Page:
The disc:

Fans new and old can unite in the wonderful truth that it’s never been a better time for the Tremors faithful. Not only did 2020 see the release of a seventh film, but Arrow Video also released one of its most impressive collector’s editions to date. Released in both 4K and HD Blu-ray editions, this release most importantly restores the film to pristine condition, righting weird, long-time wrong on the part of Universal. Despite Tremors being one of its most profitable home video titles ever, it’s never done quite right by the movie, especially in the digital age, where substandard, artifact-riddled transfers have plagued fans for decades now. That’s no longer a problem thanks to a 4K restoration that has Tremors looking immaculate: the picture is so vivid and filmic that you can almost smell the putrid graboid guts. Short of acquiring your own pristine 35mm print, this is the best Tremors will ever look. Arrow should also be commended for including three DTS-MA audio tracks, including the original 2.0 stereo mix, a 4.0 surround mix from early home video releases, and a 5.1 track that delivers some appropriate rumble with its LFE channel.

While this restored presentation would have been worth the price of admission, Arrow has gone all out with its limited edition offering, decking out two discs full of supplemental features, a 60-page perfect bound book, multiple posters, and even a mock-up of a coupon to Walter Chang’s Market. It’s housed in a sturdy, gorgeously embossed slipcover that almost demands to be displayed in a special, prominent space on your shelf.

The supplements are also quite imposing, if not downright daunting in their volume. The 4K disc is stuffed with both newly-produced and vintage special features, including “Making Perfection,” a 30-minute long documentary about the film’s production featuring key cast and crew from the franchise, with Bacon himself showing up to offer some context for his decision to appear in the film. And while it’s of course nice that he’s there, it’s a little bit disappointing that only Gross and Ariana Richards are the only other on-camera talent included (Jamie Kennedy also briefly appears, an odd choice considering he didn’t show up until the fifth film). It almost feels like a bizarro version of this documentary: usually, you’d see participation from some of the supporting cast members but the likes of Bacon would be understandably absent because of his busy schedule.

As a result, the entire doc somehow feels a little incomplete, almost like Universal cut it down to a 30-minute version of a longer feature. There’s some vital information here, but it’s just surface level: for example, we get some information about some of the casting choices and mentions of some actors, while others go ignored completely. Even Fred Ward gets the short end of the stick, and I don’t even recall McEntire being mentioned at all. “Making Perfection” is more interested in the creative side of things, as Braddock, Underwood, and Wilson feature heavily alongside their agent and co-producer Nancy Roberts, who was instrumental in getting Tremors developed at Universal. The documentary is thorough in tracing the journey from pre-production to its release and ensuing cult status, where the various talking heads discuss how Tremors was a victim of poor marketing (a familiar fate for horror comedies—coincidentally, this would happen again 15 years later at Universal with Slither, which features multiple references to Tremors). It makes for a happy ending, of course, and I especially loved the footage of fans gathering for a convention to express their gratitude to the cast and crew, something none of them could have imagined following the film’s lukewarm theatrical reception.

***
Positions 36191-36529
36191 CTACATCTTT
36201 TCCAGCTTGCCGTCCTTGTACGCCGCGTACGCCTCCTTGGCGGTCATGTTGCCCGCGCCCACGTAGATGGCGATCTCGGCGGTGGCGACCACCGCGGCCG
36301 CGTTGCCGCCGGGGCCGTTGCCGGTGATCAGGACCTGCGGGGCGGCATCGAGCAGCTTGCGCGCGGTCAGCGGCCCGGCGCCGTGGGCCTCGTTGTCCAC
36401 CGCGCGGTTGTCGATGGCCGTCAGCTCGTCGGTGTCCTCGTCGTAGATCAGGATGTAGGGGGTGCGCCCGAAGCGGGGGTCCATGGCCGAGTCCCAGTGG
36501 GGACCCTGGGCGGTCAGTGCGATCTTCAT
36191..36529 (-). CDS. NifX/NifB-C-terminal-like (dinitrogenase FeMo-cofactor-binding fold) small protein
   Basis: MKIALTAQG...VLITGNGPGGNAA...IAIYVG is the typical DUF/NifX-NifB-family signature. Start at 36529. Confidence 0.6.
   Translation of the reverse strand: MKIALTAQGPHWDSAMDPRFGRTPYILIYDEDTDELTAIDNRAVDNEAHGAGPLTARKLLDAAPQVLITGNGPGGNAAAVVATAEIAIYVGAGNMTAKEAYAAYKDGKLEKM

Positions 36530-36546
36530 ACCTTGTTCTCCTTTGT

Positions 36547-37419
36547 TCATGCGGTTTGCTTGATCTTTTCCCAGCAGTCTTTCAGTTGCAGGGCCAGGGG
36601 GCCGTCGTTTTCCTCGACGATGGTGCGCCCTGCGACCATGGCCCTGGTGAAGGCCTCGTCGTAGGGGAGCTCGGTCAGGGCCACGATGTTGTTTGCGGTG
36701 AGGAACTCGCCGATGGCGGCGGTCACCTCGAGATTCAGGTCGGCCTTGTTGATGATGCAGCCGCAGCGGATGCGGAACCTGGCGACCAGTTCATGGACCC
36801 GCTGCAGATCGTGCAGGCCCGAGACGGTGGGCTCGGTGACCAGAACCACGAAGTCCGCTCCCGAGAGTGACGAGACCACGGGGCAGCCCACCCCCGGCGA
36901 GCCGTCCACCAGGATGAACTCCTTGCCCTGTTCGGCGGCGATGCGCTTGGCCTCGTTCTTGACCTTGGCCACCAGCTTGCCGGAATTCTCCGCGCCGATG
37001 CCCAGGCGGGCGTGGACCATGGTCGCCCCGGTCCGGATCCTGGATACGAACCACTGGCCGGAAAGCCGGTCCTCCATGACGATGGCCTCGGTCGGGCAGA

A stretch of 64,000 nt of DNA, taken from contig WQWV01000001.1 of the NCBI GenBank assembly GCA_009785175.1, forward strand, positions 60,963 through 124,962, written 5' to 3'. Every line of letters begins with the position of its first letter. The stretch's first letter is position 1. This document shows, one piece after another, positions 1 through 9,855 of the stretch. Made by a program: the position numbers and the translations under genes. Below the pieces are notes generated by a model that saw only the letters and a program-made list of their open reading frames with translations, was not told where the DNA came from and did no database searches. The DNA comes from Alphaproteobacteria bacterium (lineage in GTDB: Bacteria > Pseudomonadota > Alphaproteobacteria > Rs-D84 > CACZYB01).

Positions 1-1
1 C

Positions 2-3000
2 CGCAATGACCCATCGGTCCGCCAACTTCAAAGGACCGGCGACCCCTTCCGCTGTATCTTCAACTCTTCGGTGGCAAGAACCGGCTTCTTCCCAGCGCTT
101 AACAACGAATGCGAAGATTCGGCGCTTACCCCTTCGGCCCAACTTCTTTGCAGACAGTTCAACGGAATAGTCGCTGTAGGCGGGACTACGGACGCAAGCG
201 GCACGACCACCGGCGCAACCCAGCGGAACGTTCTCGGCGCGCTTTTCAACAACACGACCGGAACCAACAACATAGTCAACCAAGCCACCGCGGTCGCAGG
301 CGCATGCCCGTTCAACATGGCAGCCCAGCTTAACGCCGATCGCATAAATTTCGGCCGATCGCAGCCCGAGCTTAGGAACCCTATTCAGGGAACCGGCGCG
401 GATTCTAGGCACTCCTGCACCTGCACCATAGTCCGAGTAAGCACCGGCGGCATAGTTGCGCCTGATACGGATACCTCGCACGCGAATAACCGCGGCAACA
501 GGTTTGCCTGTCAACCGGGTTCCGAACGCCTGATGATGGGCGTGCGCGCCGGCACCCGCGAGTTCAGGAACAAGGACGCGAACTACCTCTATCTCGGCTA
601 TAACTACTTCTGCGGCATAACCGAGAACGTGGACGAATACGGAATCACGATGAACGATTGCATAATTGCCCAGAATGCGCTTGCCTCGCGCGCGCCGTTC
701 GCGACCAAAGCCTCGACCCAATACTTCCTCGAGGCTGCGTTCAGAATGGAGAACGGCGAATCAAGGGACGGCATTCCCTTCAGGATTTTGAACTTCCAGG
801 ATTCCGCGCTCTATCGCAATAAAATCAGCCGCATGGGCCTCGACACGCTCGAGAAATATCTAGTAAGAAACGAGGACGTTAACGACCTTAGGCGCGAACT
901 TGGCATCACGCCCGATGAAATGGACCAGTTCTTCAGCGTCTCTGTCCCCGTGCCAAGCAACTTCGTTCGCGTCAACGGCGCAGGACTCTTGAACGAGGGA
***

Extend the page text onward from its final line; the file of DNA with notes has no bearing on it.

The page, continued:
While “Making Perfection” does leave you wanting more, fret not: the rest of features spread across the two discs more than pick up the slack. In fact, the Blu-ray disc (exclusive to the limited edition, so act now if you want in) features extended interviews from “Making Perfection” with Braddock, effects designer Alec Guiness, Maddock, Roberts, and Wilson, each clocking in at about an hour long on average. For those keeping score at home, that’s five hours of extra interviews alone in addition to all of the other material on the main disc. There, you’ll find five more interviews of varying length, including an entirely different sit-down with Roberts, who goes a bit more in detail about the road to getting Tremors into production, starting with commissioning a spec script from the two screenwriters that she shopped around Hollywood for years. A cool thread that emerges during the interview as she explains how various women played a crucial role in getting Tremors produced: in addition to herself, Roberts consulted with Gale Anne Hurd, brought aboard associate producer Ellen Collett, and relied heavily on line producer Ginny Nugent. Like so many movies, Tremors seems like a minor miracle when you consider the various hurdles that had to be overcome just to get it in front of cameras—and that’s not to mention the difficulties that naturally ensued with such an effects-driven production in the days before CGI.